There are some who said that the world would end today. Why some folk believed this is pretty definitely defined (see below), although nobody seems to be able to agree on just how these end-times were supposed to pan out. Suggestions range from a planetary collision or a run-in with a black hole to some sort of reversal of the earth’s polar axis – or even a zombie apocalypse (I’ll be in the pub if that ever happens…).
These eschatological theories had been circulating online for quite a while, and I was curious as to exactly what they were all about and where they had come from. Predictions giving a precise date for the end of the world are not uncommon even now (anyone remember Harold Camping‘s insistence that the apocalypse was due in 2011?) – and, in fact, there is a long list of such predictions going back almost a millennium.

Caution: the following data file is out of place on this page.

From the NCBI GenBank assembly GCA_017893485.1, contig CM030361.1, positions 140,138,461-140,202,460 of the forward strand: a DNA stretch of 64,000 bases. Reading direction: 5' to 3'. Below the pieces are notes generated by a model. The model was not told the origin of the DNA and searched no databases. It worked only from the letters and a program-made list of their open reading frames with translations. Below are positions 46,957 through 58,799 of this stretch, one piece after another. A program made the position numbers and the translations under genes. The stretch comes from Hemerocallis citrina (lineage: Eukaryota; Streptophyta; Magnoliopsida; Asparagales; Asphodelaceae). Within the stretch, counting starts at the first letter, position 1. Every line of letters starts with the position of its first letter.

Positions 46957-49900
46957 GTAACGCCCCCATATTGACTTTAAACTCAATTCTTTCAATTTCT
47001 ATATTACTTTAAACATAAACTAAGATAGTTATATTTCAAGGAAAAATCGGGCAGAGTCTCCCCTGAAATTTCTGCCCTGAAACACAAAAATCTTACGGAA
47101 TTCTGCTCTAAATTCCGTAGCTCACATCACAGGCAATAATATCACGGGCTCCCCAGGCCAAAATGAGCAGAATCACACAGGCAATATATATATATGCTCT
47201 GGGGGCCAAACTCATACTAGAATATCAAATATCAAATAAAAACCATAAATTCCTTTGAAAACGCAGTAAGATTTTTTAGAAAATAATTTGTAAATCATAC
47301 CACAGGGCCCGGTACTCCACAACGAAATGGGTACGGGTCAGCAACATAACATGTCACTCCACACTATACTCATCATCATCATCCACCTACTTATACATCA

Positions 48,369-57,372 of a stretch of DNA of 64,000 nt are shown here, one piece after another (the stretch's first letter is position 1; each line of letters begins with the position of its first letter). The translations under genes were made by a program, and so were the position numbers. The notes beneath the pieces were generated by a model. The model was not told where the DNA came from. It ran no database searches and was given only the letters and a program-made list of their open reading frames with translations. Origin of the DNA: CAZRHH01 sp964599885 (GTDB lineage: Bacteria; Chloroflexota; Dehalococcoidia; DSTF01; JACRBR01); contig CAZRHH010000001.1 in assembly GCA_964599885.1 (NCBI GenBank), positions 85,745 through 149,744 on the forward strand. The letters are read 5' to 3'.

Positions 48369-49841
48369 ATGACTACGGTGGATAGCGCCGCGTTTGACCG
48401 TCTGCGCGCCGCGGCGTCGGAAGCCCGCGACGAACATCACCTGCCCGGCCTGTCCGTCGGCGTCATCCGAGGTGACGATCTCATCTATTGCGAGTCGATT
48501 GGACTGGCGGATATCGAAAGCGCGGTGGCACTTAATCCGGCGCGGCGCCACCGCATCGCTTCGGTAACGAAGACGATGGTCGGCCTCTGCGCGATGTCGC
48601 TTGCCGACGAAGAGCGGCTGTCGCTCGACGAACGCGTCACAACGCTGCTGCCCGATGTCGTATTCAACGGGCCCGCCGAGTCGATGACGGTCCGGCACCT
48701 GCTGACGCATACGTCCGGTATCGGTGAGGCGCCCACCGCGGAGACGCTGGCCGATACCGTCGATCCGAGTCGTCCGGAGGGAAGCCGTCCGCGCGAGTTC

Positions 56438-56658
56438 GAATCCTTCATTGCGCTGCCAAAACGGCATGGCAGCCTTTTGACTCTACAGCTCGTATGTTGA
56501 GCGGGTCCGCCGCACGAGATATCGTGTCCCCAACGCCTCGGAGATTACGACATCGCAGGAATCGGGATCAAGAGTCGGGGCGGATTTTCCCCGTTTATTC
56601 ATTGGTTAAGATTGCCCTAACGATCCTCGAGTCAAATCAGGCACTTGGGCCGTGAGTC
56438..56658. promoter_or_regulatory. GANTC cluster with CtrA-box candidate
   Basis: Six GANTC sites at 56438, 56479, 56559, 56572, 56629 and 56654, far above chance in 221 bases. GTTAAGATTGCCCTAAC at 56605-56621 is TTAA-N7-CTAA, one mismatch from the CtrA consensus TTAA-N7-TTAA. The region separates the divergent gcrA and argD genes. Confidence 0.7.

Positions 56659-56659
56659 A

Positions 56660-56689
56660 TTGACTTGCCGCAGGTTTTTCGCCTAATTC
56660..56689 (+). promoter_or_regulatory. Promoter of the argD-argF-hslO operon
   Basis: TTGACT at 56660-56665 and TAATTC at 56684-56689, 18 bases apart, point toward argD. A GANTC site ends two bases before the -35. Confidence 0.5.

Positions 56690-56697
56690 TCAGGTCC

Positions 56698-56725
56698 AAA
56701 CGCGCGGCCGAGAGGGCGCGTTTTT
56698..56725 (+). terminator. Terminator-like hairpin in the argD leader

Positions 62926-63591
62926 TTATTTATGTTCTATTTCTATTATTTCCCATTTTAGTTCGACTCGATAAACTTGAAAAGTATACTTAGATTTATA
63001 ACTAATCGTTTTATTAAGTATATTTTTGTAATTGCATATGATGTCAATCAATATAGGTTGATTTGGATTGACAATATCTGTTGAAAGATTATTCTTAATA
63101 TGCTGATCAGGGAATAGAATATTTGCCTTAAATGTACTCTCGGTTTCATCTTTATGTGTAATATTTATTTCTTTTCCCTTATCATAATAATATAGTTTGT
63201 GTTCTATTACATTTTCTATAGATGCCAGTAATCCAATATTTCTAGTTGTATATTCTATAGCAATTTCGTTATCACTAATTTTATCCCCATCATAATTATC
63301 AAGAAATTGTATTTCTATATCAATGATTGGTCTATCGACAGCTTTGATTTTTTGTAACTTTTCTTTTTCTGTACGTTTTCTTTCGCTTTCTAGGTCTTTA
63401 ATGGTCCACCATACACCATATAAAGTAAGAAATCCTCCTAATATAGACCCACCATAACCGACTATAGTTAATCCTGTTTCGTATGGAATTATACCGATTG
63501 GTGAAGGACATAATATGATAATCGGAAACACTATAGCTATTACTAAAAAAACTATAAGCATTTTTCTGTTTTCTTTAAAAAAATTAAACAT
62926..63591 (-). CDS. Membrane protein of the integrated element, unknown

So what is it that made the 2012 phenomenon different and so widespread? The existence of the internet has certainly helped disseminate these theories far and wide, but as with so many other things what has been said online is not always strictly accurate, and these end-times theories are no different in that respect.
What can be said for certain is that, ultimately, it all comes down to the intriguingly-named Mesoamerican long-count calendar (see here for an explanation of how this type of calendar works), which was widely used in Central America prior to the violent arrival of the Europeans in the 16th century.